Hate groups concentrate their recruiting efforts primarily in high schools and, to some extent, in colleges and universities. They even offer scholarships. And the Internet seems tailor-made for reaching disaffected young people: teenagers spend far more time on it than their parents do, and many teens consider the virtual world of the web their “home away from home.”
Hatemongers now target young people directly, through hate “music” and special web sites. Young people may be susceptible to online racist propaganda because they don’t have the experience or facts at hand to refute the lies and myths being fed to them.
Although the Internet is a relatively new way to reach young people, the techniques hatemongers use to attract them are still very traditional. Here are some of the strategies hate groups use to attract young people on the Internet:
The rise of white power rock ‘n’ roll has been very important to the racist movement. It’s extremely violent in its rhetoric and lyrics. The songs call for murdering black people or creating a racial holy war or a whites-only revolution, and they’re increasingly being sold to teenagers and people in their early 20s. It’s a great strategy–music is a compelling way to influence young people. When kids surf the Net for music, they may chance on sites that sell hate music, or even offer it free for downloading. Such Web sites often also provide links to hate-promoting brochures, pamphlets, newsgroups, chat rooms or Web sites.
Every year in North America, more than 70,000 white power CDs are sold. Resistance Records (the largest North American distributor of hate music) gross more than $3 million in 2007. Resistance Records has a stable of a dozen high-quality Skinhead bands like a cute girl-band that takes up the mantle from the defunct groups Prussian Blue. Their products can be ordered directly over the Internet. Resistance Records, as well as such established organizations as Aryan Nations and the Christian Identity Posse Comitatus, hold Aryan concerts, Aryan Youth festivals, or annual Aryan Youth Congresses.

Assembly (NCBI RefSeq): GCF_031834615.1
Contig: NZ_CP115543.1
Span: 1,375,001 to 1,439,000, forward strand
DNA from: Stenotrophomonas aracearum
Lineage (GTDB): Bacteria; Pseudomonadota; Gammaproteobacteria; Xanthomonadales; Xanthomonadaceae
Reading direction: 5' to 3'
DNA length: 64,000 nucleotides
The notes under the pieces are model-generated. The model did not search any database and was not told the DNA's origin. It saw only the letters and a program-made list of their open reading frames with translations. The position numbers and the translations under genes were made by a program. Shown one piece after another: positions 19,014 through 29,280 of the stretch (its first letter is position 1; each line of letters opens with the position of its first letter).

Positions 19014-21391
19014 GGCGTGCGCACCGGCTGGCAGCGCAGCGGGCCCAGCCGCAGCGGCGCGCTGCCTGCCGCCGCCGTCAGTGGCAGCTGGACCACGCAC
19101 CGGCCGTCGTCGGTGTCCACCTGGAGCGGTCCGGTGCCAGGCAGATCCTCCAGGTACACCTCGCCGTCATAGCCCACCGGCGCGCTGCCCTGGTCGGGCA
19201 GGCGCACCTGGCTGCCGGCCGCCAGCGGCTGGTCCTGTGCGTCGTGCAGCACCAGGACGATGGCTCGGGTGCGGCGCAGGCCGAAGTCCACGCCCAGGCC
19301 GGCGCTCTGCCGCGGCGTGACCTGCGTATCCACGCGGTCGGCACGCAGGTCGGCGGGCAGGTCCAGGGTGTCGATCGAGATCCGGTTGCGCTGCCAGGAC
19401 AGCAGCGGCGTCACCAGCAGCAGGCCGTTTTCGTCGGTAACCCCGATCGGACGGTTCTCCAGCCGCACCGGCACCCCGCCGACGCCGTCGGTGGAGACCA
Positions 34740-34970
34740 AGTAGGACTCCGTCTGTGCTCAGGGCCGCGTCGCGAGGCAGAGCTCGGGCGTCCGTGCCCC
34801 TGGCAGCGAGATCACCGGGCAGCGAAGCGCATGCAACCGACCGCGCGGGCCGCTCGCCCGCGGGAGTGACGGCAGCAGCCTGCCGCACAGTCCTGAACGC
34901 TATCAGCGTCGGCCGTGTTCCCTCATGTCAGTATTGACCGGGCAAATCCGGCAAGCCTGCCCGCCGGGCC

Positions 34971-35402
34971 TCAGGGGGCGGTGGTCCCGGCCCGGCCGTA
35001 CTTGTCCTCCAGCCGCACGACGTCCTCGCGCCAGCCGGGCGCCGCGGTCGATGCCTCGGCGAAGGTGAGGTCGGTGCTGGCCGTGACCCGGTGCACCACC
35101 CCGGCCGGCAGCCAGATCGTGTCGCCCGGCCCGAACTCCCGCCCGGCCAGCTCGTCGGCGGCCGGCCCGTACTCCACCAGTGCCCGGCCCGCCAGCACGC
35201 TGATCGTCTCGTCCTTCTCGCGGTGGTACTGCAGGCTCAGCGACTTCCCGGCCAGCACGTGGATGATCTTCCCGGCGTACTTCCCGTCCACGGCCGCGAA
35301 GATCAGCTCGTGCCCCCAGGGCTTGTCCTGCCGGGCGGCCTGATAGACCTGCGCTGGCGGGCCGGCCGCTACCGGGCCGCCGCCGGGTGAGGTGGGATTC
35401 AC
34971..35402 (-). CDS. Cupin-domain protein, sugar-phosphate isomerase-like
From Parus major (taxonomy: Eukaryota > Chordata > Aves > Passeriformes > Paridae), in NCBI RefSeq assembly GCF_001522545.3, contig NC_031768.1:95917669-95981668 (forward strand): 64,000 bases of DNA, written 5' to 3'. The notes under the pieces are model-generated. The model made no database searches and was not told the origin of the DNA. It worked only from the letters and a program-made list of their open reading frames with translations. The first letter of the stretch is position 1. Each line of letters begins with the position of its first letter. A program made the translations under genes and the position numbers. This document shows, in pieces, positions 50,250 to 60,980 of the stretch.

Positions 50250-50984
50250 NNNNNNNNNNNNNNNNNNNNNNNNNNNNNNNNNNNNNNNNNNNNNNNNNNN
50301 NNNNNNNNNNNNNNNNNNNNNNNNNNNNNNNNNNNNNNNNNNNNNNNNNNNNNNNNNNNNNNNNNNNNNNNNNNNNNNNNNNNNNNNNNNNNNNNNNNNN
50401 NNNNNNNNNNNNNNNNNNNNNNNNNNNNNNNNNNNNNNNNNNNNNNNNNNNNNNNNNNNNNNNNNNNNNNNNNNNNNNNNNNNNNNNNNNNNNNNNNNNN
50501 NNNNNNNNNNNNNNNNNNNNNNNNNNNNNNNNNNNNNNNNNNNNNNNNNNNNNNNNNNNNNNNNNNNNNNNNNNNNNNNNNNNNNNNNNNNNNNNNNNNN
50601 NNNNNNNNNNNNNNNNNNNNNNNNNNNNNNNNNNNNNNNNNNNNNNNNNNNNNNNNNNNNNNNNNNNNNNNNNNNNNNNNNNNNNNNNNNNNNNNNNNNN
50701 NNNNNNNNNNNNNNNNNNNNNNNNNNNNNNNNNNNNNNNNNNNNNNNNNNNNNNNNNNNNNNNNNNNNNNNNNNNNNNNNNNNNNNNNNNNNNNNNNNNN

Another white power music broker, Byron Calvert, distributed 30,000 CDs in 2007. The campaign is dubbed “Project Schoolyard Volume II” and targets teenagers with a 25-song sampler that features tracks such as “White Power” and “Some Niggers Never Die.” “Remember,” he wrote, “we don’t just entertain racist kids, we create them.” The CDs are on sale for 30 cents each, but Calvert is including several free with each order from Tightrope, his Arkansas-based website that offers hate music and other racist merchandise. He said he also uses multiple MySpace accounts that are not overtly racist to reach white students at schools where racially charged incidents have occurred.
Skinhead Girl Warrior (Les Vilains)
Militia : May 17 Patrol & training music video
“Let’s see out the Fuhrer’s dream/To break the back of the eternal jew/Rid the world of the evil we’ve seen/Make it safe for me and you.”
— From “Under the Hammer” by Brutal Attack
“When the battle is over and the victory is won/And the White man’s lands are owned by true white people/the traitors will all be gone.”
— From “White Warriors” by Skrewdriver
And there are a few thousand more music videos! If you thought such unabashedly bigoted music was available only from underground sources, you’d be as surprised as I was. At Apple’s iTunes website you can buy albums and songs from white supremacist groups. But iTunes it’s not the only mainstream music distributor selling racist and offensive tracks. Amazon.com also sells music from many of the same white supremacist bands.
Another strategy used to attract young people is white-power versions of popular computer games. Teens may go online looking for the latest cool game, and may find the “hate version” instead.
For example, Resistance Records has produced Ethnic Cleansing —a computer game whose object is to kill “subhumans” such as Blacks and Latinos, and their “masters,” the Jews, who are portrayed as the personification of evil. Players can choose between dressing as KKK members or skinheads. Even very popular mainstream games, such as Resident Evil5 have definite racist overtones.
Many sites have chat rooms and I’ve noticed members often ask about books that promote their ideology. Stormfront and the Nationalist Coalition, to name just two, offer books for teens.
Activities for kids
Some hate sites offer special sections for kids containing games and activities. For example, on the “Creativity for Kids” section of the neo-Nazi World Church of the Creator Web site, children can try their hands at crossword puzzles with racist content. The purpose of the children’s section is “to help the young members of the white race understand our fight.” Of course, most hate groups home-school their kids, and the bigger sites, like Stormfront.com provide learning materials.